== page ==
There’s just too much competition. Not every band can be as good live as say, Tame Impala, but a band like that, you’re going to see each and every time they play because they’re that good live. So, essentially, short-term, I think a buzzy band online can sell tickets. Long term, maybe it’s a bit harder if they can’t back up the songs.
TG: Unfortunately there is no easy answer for this. A lot of it has to do with timing. Sometimes it’s just too early in the artist’s career. It’s hard to live up to the hype when you’re a new artist trying to hone your live show and/or your sound, and sometimes they can be crushed by the weight of their own hype machine. That can be hard to recover from.
Sometimes they can be crushed by the weight of their own hype machine. That can be hard to recover from.
It certainly is a tricky thing to navigate, because the reverse can also happen where an artist misses their window—as is sometimes the case with some foreign artists when they never make it over to North America for myriad reasons. Then when they do come over, people have moved on.
A lot of times, as an agent or promoter you have to get on board with an artist early. How does the blogosphere and an artist’s online presence factor into your discovery of an artist and decision to work with them? Do you pay attention to that?
DG: Yeah, of course. I have to, and frankly, as close attention as I try to pay to it, sometimes it’s not fast enough. Once you emerge on the blogosphere, you may have already been gobbled up. Sometimes tips that come before said emergence are the best way to sign an artist early. It’s nice when promoters discover artists, too, although it doesn’t always happen, and it’s a bit more of an education game with them.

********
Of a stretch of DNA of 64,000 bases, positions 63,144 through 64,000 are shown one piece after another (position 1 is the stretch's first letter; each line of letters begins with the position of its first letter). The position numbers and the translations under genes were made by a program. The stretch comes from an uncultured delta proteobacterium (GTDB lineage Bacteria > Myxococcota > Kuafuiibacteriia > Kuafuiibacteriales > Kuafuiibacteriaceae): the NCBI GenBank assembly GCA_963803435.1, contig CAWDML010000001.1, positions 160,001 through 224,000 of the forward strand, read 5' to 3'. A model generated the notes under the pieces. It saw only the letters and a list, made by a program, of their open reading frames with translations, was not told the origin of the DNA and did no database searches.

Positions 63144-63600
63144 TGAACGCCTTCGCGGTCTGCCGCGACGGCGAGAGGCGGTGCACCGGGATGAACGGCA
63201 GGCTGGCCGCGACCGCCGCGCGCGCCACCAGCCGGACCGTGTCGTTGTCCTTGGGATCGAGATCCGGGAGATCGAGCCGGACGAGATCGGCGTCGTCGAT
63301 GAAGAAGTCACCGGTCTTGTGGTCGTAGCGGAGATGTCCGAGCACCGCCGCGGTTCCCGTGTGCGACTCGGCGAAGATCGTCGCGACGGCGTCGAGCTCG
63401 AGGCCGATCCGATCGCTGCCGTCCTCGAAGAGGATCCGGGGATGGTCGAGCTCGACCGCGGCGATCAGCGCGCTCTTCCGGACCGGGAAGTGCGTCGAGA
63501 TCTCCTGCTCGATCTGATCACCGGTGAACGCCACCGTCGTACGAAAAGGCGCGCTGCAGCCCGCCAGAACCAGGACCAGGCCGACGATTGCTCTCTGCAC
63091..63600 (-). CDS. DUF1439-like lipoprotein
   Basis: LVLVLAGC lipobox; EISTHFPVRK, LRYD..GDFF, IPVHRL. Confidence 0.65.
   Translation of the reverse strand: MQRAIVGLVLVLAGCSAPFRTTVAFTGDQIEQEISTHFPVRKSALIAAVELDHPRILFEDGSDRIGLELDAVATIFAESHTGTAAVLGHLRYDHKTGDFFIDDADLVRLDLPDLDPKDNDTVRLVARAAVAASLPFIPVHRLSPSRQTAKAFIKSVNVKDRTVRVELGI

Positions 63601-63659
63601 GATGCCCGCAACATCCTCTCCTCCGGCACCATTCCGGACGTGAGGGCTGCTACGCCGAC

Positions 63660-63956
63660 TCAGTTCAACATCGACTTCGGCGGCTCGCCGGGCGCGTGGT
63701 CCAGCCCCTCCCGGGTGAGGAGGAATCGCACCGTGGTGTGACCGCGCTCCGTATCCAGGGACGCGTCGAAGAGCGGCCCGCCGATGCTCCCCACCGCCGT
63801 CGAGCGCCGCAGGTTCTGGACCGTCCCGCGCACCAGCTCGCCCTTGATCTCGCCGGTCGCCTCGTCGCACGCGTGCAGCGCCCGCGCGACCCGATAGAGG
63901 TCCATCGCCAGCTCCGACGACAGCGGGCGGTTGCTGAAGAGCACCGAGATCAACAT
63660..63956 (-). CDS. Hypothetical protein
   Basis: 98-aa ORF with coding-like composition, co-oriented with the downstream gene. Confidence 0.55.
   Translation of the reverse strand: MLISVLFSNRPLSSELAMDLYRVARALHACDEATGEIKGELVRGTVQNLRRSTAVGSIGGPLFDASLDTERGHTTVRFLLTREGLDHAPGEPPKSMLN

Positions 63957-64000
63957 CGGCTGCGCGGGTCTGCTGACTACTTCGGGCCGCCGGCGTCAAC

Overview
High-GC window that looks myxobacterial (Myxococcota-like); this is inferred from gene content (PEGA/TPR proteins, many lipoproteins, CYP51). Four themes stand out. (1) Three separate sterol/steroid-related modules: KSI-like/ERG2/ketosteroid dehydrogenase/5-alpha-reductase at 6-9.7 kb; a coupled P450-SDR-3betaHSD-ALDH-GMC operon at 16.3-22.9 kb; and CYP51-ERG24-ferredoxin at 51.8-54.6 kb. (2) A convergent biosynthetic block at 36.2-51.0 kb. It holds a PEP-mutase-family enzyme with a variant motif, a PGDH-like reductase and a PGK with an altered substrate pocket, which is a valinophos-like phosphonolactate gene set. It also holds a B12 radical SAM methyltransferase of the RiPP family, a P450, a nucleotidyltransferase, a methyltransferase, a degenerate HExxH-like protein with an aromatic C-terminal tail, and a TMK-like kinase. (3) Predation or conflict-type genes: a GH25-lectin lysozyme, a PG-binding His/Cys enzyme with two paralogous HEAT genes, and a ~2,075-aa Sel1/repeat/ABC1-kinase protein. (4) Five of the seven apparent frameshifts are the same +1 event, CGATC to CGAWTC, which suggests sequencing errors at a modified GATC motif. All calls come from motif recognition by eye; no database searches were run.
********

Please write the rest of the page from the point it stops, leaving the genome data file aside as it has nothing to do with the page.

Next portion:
I’m definitely someone who gives first crack to a promoter who may come across one of my artists early. It’s important to build relationships with promoters on your newer artists early, which will hopefully carry you into bigger rooms and bigger opportunities as time marches forward. I like my promoters to be invested in my artists from the beginning, then I try to be as loyal as possible for as long as I can.
TG: I definitely read a lot of different blogs like Pigeons and Planes. Sometimes I will discover a new artist or hear new material from an artist that maybe I was too early on but now they have some new music or collaborations and they feel poised to take that next step. I don’t always agree with the bloggers but it is always great to read and hear what other people are excited about. It’s impossible to be on top of all of the new artists all of the time but the music blogs help me keep pace with a lot of new music. In terms of an artist’s online presence, you can get a feel for how they are going to sell by how many followers they have and how active the artist is with their socials and how people gravitate to their songs on YouTube and SoundCloud.
How important is the team element (lawyer, manager, publicist) when you’re considering working with a new artist? Will you bring on a client that has no team in place?
DG: Also, hugely important. There are tons of artists out there, and whether it’s fair or not, the ones who are going to have a better chance of success are those who have more competent and well connected people aligned with them. Especially in the early days of artist development, the people championing you are your best allies, and the more people championing you to people who are going to listen, the better. That being said, sure, I’ll take a chance on a client who may be starting to build their team out, as well. I don’t have a set rule in that department. If you believe in something enough, even early, there’s no reason you can’t come in as an early adopter. You may even have a role in helping build out the team with respect to label, manager, publicist, attorney, etc.
TG: I love it when the artist has a great team in place. But if I really like their music I would probably chase it no matter what. It definitely helps when you’re dealing with a great group of people that you can have honest conversations with so that everyone is on the same page and are working in unison for the betterment of the artist.
Inside Track will be a regular collaboration between Pigeons & Planes and New Torch. Let us know what questions you have about the music industry and what topics you would like covered.